It is perfectly reasonable for opposition politicians to raise questions about the monetary policy framework. In fact it is much better that they do it while in opposition – can you imagine the fuss if they tried this trick while in Government? After all, it has been 20 years since the Reserve Bank Act was passed, not 20 months. It is responsible to ask whether the country’s institutions are working properly – no less an economist than Douglas North continually emphasises that a country’s institutions (rules, customs, and regulations) are not necessarily efficient, and that the large differences in standards of living around the world can be traced to differences in the way the institutions work.
    We now have 20 years experience under the RBA, under several Governments and two Governors. Why not ask some hard questions, particularly as there are several areas of legitimate concern.

    eg
    (a) Why is inflation so high in New Zealand, despite having more or less the highest real interest rates in the world for 20 years? Can we claim monetary policy has been successful when the value of the currency (in terms of the local price level) has been debased by a third? Could price stability be achieved more efficiently if the Reserve Bank behaved differently – other countries (eg Singapore) use a different model with some success, is it not at least possible that there could be better alternatives?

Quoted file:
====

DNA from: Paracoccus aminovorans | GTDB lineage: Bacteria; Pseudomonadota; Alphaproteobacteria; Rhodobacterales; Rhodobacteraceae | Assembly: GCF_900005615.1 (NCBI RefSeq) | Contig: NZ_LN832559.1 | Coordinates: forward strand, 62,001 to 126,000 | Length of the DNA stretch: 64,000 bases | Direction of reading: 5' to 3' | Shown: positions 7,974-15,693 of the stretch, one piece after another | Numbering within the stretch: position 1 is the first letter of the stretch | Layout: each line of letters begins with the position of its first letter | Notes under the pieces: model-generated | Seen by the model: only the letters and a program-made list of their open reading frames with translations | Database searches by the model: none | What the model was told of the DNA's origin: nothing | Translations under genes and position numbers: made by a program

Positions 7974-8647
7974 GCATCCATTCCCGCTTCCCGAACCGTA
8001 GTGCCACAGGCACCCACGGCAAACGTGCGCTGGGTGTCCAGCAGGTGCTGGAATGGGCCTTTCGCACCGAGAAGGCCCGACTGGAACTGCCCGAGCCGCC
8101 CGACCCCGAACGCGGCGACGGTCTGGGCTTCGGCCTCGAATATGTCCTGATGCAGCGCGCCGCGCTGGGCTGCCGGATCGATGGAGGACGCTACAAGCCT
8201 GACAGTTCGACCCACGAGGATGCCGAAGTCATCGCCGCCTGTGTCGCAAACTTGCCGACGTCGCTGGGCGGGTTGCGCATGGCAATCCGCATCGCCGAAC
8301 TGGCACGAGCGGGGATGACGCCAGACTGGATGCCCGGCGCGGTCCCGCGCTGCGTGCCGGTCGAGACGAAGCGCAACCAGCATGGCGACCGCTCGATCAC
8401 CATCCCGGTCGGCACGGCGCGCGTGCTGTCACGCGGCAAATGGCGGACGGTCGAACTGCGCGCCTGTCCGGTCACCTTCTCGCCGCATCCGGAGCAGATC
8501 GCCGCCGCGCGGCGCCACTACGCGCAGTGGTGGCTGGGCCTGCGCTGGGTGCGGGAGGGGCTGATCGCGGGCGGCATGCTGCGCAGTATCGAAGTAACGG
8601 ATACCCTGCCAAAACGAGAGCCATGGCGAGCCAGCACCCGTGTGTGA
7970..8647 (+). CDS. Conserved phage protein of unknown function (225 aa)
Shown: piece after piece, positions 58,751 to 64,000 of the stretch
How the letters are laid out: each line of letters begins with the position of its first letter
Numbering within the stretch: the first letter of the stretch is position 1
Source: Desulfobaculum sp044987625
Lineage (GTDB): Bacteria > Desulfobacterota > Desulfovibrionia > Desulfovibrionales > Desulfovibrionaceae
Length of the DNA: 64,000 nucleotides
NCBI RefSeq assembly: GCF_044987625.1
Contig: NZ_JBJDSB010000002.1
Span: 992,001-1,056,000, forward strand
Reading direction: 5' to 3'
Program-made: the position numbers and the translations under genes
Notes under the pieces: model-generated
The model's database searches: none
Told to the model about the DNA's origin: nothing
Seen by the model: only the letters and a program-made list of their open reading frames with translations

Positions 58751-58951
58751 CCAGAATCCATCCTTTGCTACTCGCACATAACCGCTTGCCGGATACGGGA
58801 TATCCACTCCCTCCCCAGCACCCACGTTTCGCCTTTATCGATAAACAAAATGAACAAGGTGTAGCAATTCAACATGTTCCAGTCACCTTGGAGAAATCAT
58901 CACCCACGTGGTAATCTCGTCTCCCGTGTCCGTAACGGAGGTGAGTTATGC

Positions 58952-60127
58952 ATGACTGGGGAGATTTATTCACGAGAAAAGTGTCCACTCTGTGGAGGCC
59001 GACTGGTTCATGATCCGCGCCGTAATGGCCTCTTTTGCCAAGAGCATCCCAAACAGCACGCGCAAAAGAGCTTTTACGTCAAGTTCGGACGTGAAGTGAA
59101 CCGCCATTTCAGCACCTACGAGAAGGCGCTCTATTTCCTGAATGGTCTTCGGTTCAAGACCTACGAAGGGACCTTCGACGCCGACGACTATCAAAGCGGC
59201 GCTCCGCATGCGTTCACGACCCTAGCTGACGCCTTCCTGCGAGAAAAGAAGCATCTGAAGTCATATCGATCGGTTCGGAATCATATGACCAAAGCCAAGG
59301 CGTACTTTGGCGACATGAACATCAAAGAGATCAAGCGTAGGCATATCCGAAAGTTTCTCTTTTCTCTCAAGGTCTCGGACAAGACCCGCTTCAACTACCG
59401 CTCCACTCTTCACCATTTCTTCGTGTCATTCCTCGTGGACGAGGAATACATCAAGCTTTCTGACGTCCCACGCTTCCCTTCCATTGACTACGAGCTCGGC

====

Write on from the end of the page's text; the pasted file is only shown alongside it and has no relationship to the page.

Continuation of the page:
(b) Why has no-one tried to sue the Minister of Finance for not signing a policy targets agreement which is consistent with Section 8 of the Act: ” The primary function of the Bank is to formulate and implement monetary policy directed to the economic objective of achieving and maintaining stability in the general level of prices.”
    Two percent inflation for an average lifetime of 80 years means a five-fold increase in the price level – something which is scarcely consistent with the phrase “stability in the general level of prices(except in a Bill Clintonesque sense.) While academics may debate whether a 2% inflation target is a better goal than “stability in the general level of prices,” surely the law should either be applied as is or changed to reflect a consensus that moderate inflation is acceptable. (Not that I agree with this consensus: because of the way the tax sytem is applied to nominal capital income, I would much prefer lower inflation. It is my view that the interaction of inflation and the tax system induce significant distortions in saving and investment behaviour.)